Despite their ages, most people won’t have done a great deal of regular exercise since they were in high school. So when they retire and want to improve their golf game, keep up with grandchildren or stay active in the bedroom, they need to see their health professional for a complete check-up before embarking on an intensive exercise program. It’s important to get an evaluation of the potential risks of orthopedic injuries, heart attacks and/or strokes.
Once the doctor has given the OK, retired people are advised to invest in themselves by hiring a professional trainer for a few session to help them set goals, teach them the exercises to meet those goals and avoid the injuries that might come with going about it incorrectly.
A sports-med doctor at New York City’s Hospital for Special Surgery, Jordan Metzl, suggests that one way to accomplish their fitness goals is to find something they like to do and join a group that is doing that activity. Groups provide encouragement and motivation plus a social element that might be missing from their lives otherwise.
The Benefits of Regular Exercise
According to many studies, exercise reduces the risks associated with heart disease, strokes, Type 2 diabetes, some cancers, depression, anxiety, cognitive disorders/decline and bone fractures. Additionally, exercise can significantly improve memory, mood, concentration and sleep patterns.
In fact, for many people regular physical activity can be equally effective to medication in reducing the incidences of premature deaths in those who have previously had strokes or heart attacks. With a regular program of exercise, people may be able to reduce the amount of medication they’re taking (under their doctor’s supervision, of course).
Governmental Guidelines for Physical Activity
For the greatest benefit, adults need to take 2½ hours or more of moderate to intensive physical activity or 1¼ hrs vigorous activity every week. This can involve walking briskly, swimming laps, or jogging. Aerobic exercise can be broken down into 10 minute sessions. Greater health benefits will be obtained with 2½ hours of vigorous physical activity or 5 hours of moderately intense physical activities every week.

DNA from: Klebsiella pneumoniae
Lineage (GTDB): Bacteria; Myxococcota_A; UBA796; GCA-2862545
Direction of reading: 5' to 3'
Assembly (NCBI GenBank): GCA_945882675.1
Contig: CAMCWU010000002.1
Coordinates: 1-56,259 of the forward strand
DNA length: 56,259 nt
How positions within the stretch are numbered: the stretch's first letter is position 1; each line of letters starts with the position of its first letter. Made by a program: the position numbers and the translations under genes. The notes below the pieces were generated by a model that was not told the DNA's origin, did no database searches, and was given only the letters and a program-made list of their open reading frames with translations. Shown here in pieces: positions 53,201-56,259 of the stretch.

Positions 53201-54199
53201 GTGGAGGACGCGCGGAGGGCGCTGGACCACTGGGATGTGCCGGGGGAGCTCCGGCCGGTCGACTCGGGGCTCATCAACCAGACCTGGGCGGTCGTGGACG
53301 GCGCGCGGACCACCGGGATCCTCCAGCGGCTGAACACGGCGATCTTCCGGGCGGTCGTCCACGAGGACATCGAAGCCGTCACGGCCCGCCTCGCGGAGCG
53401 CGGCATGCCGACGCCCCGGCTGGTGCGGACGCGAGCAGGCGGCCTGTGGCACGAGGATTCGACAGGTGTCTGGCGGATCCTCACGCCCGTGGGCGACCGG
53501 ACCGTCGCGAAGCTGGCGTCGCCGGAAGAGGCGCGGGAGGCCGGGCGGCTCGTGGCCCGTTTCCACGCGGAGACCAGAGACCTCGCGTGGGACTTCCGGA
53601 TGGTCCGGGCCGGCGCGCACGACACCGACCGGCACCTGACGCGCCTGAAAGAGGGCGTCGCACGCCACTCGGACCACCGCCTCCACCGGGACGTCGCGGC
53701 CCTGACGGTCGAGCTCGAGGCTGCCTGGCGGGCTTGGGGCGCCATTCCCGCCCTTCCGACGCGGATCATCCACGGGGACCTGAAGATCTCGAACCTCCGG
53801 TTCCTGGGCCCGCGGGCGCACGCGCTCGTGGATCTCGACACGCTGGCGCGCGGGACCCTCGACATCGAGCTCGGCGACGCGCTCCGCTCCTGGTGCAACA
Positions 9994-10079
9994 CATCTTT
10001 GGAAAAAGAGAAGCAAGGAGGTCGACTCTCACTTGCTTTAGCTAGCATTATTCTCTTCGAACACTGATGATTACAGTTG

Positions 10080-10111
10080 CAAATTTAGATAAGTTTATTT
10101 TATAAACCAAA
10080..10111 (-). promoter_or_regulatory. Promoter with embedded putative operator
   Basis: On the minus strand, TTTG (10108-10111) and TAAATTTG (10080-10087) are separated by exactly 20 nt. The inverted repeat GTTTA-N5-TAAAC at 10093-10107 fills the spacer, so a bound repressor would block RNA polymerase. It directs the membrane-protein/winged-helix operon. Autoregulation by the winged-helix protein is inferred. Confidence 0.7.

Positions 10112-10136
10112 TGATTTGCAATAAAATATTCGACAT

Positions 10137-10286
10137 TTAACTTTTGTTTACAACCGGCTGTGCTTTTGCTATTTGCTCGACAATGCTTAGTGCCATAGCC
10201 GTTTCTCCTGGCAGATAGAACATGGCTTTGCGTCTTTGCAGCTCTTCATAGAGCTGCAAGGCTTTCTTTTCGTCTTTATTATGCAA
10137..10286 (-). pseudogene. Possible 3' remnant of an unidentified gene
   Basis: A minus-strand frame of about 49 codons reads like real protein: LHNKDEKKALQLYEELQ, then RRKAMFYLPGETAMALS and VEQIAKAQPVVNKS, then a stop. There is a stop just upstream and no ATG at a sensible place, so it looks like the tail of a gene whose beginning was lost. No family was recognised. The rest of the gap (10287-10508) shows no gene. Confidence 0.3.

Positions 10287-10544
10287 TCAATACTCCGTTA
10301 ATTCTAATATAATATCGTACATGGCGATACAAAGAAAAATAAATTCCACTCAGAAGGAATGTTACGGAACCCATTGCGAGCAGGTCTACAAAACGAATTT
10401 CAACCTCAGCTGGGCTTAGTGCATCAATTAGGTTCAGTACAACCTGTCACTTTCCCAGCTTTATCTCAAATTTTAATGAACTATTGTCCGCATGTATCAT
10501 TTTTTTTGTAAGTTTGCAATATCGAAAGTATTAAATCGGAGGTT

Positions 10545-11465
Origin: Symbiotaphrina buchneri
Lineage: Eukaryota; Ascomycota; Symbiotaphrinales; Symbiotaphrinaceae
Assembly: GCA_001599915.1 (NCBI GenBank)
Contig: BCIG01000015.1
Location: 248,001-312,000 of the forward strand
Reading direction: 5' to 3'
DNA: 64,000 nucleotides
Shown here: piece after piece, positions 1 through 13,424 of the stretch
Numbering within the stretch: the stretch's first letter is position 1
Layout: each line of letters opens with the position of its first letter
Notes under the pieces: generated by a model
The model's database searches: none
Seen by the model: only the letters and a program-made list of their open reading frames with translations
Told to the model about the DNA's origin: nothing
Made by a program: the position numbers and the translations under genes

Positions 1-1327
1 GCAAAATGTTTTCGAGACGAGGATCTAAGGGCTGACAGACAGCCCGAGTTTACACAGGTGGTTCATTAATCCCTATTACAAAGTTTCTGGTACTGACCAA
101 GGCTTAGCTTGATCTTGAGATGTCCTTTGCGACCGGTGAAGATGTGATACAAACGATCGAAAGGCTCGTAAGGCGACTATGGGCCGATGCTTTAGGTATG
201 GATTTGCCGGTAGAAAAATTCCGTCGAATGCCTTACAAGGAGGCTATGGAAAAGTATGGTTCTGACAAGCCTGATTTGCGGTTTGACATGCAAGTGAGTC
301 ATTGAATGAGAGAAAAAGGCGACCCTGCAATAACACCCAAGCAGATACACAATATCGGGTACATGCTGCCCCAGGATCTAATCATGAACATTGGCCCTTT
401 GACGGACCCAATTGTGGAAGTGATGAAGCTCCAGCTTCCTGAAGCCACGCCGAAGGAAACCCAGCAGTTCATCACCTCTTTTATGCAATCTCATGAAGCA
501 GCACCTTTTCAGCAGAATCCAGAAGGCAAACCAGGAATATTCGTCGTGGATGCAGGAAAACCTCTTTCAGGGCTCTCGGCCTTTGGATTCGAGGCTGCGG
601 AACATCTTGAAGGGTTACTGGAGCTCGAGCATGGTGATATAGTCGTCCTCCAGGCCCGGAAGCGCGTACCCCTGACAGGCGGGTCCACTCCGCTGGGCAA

To strengthen all of the major muscle groups, adults need to do moderate or highly intensive resistance training on two or more days every week. Exercises should involve the lower legs, hips, abdomen, upper legs, back, chest and shoulders. Exercises can include gardening tasks such as carrying heavy loads, hoeing or digging, as well as gym-based ones like using machines or free weights, resistance bands and calisthenics such as push-ups, sit-ups, pull-ups, etc.
Some people may be hindered by their physical condition and/or a disability, but even older or disabled people need to exercise as much as their situation allows. Exercise to improve balance can really benefit those at risk of falling.
With people living longer and the ever increasing problem of obesity even among older people, continuing to stay physically active is becoming even more important for overall physical and mental well-being. Many health clubs are now offering special rates, classes and times to retired people, but even without going to the gym regularly, older people need to remember that the health benefits of 150 minutes of exercise every week will help them live a longer and healthier life.
At any time of life, sports injuries can happen. For information, advice and help contact the highly qualified and experienced SportsMed team of specialists in orthopaedics, neurosurgery, physical medicine and rehabilitation, pain management and podiatry, plus other areas of medicine. They can help to put you back on your feet.